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Page:Catholic Encyclopedia, volume 10.djvu/746

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his. tho first apostles of the Diocese of ToiiKros, which hitcr ticcame that of Lii^ge (q. v.), ami soiuo .saints of the Diocese of Ijit'ge, Sts. Lambert, Hubert, ami Juliana. Mention may also be made of St. I'oillan, of Irish oripin, founder, in (j.50, of the mon;u<tery of Fosses; St. Bepge, sister of St. Gertrude of Nivelles, and foundress, in 1392, of the monastery of .tVndenno, where her relics are preserved; St. Iladelin, founder of the monastery of Celles, d. about tiitO; St . Walhere. or Voliy, parisli priest of Onhay (thirteentli century); St. Mary of Oignies, b. at Nivelles about 1177, celebrated for lier visions, d. at the b(guinage of Oignies, where lier director, Jacques de N'itry, who became Bishop of St. Jean d'.Vcre and cardinal, wished also to be buried. La.stly, the Diocese of Namur honours in a special manner the Martyrs of Gorkum, whose relics it pos- sesses. At Arlon, which now belongs to the diocese, w:is born Henri Busch, famous as "Bon Henri", founder of the shoemakers' and the tailors' fraternities in Paris (seventeenth century).

The religious congregations administer in the Dio- cese of Namur, according to "La Belgique Charita- ble", 2 orphanages for boys, 7 for girls, 1 mixed, 18 hospitals or infirmaries, 4 clinics, 194 infant schools, 1 house of rescue, 6 houses for the care of the sick in their homes, 1 asylum for deaf mutes, 2 houses of retreat, 1 insane asylum. In 1907 the Diocese of Xamur numbered 583,722 inhabitants, 36 deaneries, 37 parishes, (j77 succursals, 96 auxiliary chapels. 111 curacies paid by the State.

G.\LUOT, Histoire generate . . , tie la rille el province de Namur (Li^ge, 178S-91); Reiffenberg, Borgnet. and Ram, Monu- ments pour servir d I'histoire des provinces de Namur, de Hainaut, el de Luxembourg (10 vols., Brussels, 1844-60); Borgnet and Bor- M.VN8. Cartutaire de la Commune de Namur (Namur. 1871-7G); AlGRET, Histoire de Vinlise et du chapUre de S. Aubain a Namur (Namur, l&Sl); Behliehe, Monasticon beige, I (Maredsoua, 1897); Doyen. Bibliogr. Namuroise (Namur, 1884-1902); CLAEssENa, La Belgique chritienne . . . 179i-lSS0 (Ixelles, 1883).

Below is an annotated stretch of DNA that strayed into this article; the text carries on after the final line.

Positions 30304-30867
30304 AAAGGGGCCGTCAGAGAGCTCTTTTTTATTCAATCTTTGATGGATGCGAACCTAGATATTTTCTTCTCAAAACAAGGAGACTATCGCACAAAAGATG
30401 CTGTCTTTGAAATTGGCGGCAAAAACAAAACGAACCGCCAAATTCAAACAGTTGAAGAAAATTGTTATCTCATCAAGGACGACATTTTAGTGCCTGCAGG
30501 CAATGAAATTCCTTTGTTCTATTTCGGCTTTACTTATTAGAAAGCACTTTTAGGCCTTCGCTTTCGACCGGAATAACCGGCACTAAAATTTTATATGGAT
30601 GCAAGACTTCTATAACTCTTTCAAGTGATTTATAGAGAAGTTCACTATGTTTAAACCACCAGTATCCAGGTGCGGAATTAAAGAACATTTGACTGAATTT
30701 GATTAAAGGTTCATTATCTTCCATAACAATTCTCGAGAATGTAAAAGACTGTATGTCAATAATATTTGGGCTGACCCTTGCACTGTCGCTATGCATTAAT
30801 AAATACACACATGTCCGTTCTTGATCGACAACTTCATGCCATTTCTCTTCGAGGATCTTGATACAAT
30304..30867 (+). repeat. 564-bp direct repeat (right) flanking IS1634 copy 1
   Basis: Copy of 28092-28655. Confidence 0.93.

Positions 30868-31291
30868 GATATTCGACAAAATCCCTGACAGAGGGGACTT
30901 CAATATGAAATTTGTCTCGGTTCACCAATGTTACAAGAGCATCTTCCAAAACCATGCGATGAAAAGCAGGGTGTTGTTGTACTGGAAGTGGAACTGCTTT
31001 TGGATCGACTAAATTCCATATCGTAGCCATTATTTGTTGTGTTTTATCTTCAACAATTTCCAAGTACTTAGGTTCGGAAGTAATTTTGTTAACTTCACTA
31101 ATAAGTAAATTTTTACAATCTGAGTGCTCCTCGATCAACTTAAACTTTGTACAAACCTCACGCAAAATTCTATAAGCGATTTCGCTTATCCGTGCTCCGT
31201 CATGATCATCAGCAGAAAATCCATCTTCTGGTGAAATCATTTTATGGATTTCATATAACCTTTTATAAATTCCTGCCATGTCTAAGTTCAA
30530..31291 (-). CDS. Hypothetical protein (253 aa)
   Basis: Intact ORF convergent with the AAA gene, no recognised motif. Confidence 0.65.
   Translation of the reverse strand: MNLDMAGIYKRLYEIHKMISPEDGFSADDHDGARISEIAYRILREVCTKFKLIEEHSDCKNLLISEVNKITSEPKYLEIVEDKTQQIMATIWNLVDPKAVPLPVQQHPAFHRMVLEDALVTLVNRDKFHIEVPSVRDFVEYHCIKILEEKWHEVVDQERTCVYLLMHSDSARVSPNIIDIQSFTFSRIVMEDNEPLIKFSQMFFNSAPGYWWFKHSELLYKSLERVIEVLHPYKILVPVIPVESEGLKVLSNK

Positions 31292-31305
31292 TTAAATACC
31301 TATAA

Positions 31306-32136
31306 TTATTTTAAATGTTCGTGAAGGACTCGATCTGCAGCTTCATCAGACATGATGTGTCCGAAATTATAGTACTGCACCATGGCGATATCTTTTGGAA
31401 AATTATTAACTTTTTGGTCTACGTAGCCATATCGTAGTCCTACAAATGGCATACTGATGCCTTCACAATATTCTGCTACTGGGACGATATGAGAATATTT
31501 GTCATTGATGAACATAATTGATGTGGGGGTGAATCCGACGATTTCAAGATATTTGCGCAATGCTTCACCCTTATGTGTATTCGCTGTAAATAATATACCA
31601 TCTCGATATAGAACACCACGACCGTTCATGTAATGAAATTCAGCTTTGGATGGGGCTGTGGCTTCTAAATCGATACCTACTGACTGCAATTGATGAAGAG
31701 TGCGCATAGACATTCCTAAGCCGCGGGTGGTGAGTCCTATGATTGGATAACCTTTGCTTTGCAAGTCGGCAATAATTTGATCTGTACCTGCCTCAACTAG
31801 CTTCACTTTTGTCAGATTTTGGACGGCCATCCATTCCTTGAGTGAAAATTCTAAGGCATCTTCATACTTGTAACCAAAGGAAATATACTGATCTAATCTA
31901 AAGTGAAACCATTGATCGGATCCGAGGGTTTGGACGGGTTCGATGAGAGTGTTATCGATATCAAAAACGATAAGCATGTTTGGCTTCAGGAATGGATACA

Georges GoyAti.

Nancy, Diocese of (Nanceiensis et Tdllensis), comprises the Departments of Meurthe and Moselle, France, suffragan of Besangon. The See of Nancy is the lieir, so to speak, of the celebrated See of Toul.

St . Mansuetus, Apostle of the Leuci and first Bishop of Toul, and according to some a disciple of St. Peter, cannot have been anterior to the fourth century. The dates of his saintly successors, Amondus, Alchas, and Celsinus, cannot be determined. Among the bishops of Toul should be mentioned: St. Auspicius (about 470); St. Ursus (Ours), from whom Clovis in 496 re- que.sted an ecclesiastic to instruct him in the teachings of Christianity; St. Epvre (Aper) (500-505), brother of St. Evronie (Apronia); St. Alband (about 508), es- tablished a community of ecclesiastics from which originated the .\bbey of St. Epvre; St. Leudinus-Bodo (second half of the seventh century), founder of the mon;ustery of Bon Moustiers and brother of St. Sala- berge, foundress and first abbess of the monastery of Laon; St. Jacob (7.56-65); St. Gauzelin (922-62), who reformed the monastery of St . EpvTe and founded that of Not re-Dame de Bouxieres; St. Gerard (963-94); Bruno of Dagsbourg (1026-51), eventually .St. Leo IX; (iuillaunie Filldtre (1449-f)0); Cardinal John of Lorraiuf' (1517-43), who held twelve sees and six largo abbeys; Charles of Lorriiine, cardinal of Vaude- mont (l.WO-S?); Cardinal Nicholas Francois of Lor- raine (162.5-34); Andre liu Saussay (1649-75), author of "Martvrologium Gallicanum".